A man said to the universe: "Sir, I exist!" "However," replied the universe, "The fact has not created in me A sense of obligation." --Stephen Crane (1894, 1899)

Session 2: Begin reading “The Open Boat” by Stephen Crane. Make a character list with students. See below. Character The Oiler (aka Billie) Description Kind, forgiving, takes orders and does what he’s told, physically strong Overweight, likes food, doesn’t help too much Injured, gives orders, concerned about his shipwrecked boat and his crew Easygoing and willing to help, physically strong as well Strengths/Weakn esses Takes orders well, hardworking, willing to sacrifice for the well-being of others Knows how to help ease the tension of a tough situation, but does not assist in rowing and is physically weak Knows that a leader is needed to help them survive this ordeal, can look past his selfish desires to see what is best for the crew, very smart Willing to work hard and rows with the Oiler, obeys the Captain and the orders he is given, seems upbeat and somewhat positive throughout the ordeal Fate of Character Dies

The Cook

Lives

The Captain

Possibly lives or dies, it is up to interpretation

Lives

The Correspondent

Session 3: Finish reading “The Open Boat.” Stop periodically to discuss what is happening in the story. Make sure students know the characters and are filling out their character chart. Session 4: Go over the character handout and Open Boat questions with students (see attached handout). Make sure students can explain how “The Open Boat” is a naturalistic story. Discuss how Crane writes about his characters and their surroundings—isn’t it interesting that he

uses more adjectives and descriptive language when talking about the sea than when talking about the characters?

The Open Boat

Refer back to the beginning of The Open Boat. 1. Write down some of the descriptive language used in the opening: 2. What does it mean, “none of them knew the color of the sky?” What kind of mood does that set for the story? 3. What type of conflict is presented at the beginning of The Open Boat? 4. What kind of imagery does the opening scene present? 5. How does the narrator describe the crew? What adjectives does the narrator use? 6. What kind of point-of-view is the narrator adopting in this story— first or third person? How does this perspective effect the telling of the story? 7. Does the narrator focus on any one character more than the others? Are there any characters that are more significant than the others? Go back to section II of the story (page 561). Read until “the cook was bailing…” 8. What is the relationship between man and nature in this scene? 9. Does Crane see nature as arbitrary, malicious, or something else? 10. Find three passages in the story that emphasizes the power of nature over humans. Write the quote and page number below: 1. 2. 3.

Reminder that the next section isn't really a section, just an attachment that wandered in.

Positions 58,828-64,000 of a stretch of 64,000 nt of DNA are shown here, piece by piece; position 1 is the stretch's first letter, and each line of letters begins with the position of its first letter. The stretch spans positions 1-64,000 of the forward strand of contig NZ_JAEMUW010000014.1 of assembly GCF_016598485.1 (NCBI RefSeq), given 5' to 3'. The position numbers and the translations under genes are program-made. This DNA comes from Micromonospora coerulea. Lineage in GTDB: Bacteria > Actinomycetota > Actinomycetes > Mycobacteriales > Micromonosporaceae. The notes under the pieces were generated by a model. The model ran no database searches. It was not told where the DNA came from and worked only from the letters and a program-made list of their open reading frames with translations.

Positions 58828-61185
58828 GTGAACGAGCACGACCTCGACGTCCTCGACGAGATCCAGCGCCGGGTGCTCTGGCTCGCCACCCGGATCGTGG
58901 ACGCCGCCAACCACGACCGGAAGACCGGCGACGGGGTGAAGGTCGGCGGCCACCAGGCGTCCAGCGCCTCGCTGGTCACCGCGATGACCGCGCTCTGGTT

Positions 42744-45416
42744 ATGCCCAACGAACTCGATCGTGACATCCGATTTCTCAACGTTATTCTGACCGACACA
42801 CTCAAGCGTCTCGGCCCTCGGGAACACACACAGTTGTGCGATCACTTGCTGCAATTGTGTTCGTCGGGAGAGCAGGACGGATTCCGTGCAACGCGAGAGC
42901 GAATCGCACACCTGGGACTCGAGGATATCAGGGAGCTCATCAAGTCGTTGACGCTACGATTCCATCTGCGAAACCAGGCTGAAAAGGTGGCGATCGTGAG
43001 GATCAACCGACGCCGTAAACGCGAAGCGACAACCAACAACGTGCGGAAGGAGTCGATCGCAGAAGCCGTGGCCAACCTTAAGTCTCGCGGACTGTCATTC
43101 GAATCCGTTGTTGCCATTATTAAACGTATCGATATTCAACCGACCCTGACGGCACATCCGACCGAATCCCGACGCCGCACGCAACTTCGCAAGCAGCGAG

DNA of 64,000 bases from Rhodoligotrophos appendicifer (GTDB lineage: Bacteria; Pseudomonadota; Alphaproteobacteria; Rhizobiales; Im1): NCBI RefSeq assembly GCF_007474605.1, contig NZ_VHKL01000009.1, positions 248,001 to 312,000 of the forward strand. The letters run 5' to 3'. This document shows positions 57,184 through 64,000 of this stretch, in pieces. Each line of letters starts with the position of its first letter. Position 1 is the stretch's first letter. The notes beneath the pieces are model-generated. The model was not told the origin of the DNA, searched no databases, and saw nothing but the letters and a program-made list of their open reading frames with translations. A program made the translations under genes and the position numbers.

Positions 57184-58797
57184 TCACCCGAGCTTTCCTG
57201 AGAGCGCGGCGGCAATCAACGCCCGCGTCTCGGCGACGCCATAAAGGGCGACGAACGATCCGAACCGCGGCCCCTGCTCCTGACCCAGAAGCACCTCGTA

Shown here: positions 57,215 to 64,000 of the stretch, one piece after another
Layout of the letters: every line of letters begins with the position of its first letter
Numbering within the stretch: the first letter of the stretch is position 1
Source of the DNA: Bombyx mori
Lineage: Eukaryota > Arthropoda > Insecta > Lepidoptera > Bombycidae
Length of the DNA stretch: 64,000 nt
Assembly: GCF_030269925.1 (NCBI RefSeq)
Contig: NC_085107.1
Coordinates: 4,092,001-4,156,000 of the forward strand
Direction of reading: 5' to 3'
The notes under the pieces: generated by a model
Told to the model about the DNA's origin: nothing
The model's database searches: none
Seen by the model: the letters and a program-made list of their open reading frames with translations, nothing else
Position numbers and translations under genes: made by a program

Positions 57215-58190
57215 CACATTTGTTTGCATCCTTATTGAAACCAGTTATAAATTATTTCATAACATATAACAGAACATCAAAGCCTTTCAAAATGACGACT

Session 5: Start reading “To Build a Fire” by Jack London. Introduce the author before beginning his story. Session 6: Finish reading “To Build a Fire.” Go over the review questions and do the knowledge chart with students.

Knowledge or Instinct
Use this chart to note passages that discuss knowledge and instinct in Jack London’s “To Build a Fire.” The shared space is available for those passages where the situation is unclear. Knowledge “The trouble with him was that he was without imagination. He was quick and alert in the things of life, but only in the things, and not in the significances.” “Empty as the man’s mind was of thoughts, he was keenly observant.” “He had forgotten to build a fire and thaw out.” “But the dog knew; all its ancestry knew, and it had inherited the knowledge.” Unclear Instinct “Its instinct told a truer tale than was told to the man by the man’s judgement.” “But the brute had its instinct.” “…he compelled the dog to go on in front. The dog did not want to go.” “It did not know this. It merely obeyed the mysterious prompting that arose from the deep crypts of its being.”

To Build a Fire
1. Identify the point of view of the story. 2. What is the mood in the opening paragraph? 3. What is the tone of the narrator? How does he feel towards the subject that he is presenting? 4. What is significant about the fact that the main character has no name? 5. Who or what is the antagonist in the story? 6. Discuss the personality of the man. What does he seem to think about his own abilities? How does he behave in relation to his environment? 7. What are some of the mistakes in judgment that the man makes during the course of the story? What is his fatal flaw? Describe the changes in attitude that he undergoes during the story. 8. Discuss the “personality” and role of the dog in the story. In what ways is the dog “smarter” than the man? What did the dog instinctively understand that the man did not? 9. What is the relationship between man and nature in this story? 10. In this story, what is the difference between knowledge and instincts? Use the chart on the back of this page to answer this question. 11. What does the man’s failure to “build a fire” symbolize?

12. What is the significance of the dog’s final movement towards civilization at the end of the story? What does this suggest about the dog’s relationship to nature?

Session 7: Discuss the themes of naturalism: survival, determinism, violence, the "brute within" each individual, Nature as an indifferent force acting on the lives of human beings, the forces of heredity and environment, an indifferent, deterministic universe, and taboo. Use the chart below to locate themes in the writings. Make sure students record their thoughts so that they can share them in the class discussion. Theme of Naturalism Indifference in nature Quotation from story (write OB or BF to indicate the story) It did not lead him to meditate upon his frailty as a creature of temperature, and upon man’s frailty in general. (BF) If this old ninnywoman, Fate, cannot do better than this, she should be deprived of the management of men’s fortunes. She is an old hen who knows not her intention. If she has decided to drown me, why did she not do it in the beginning and save me all the trouble. (OB) Student comments for class discussion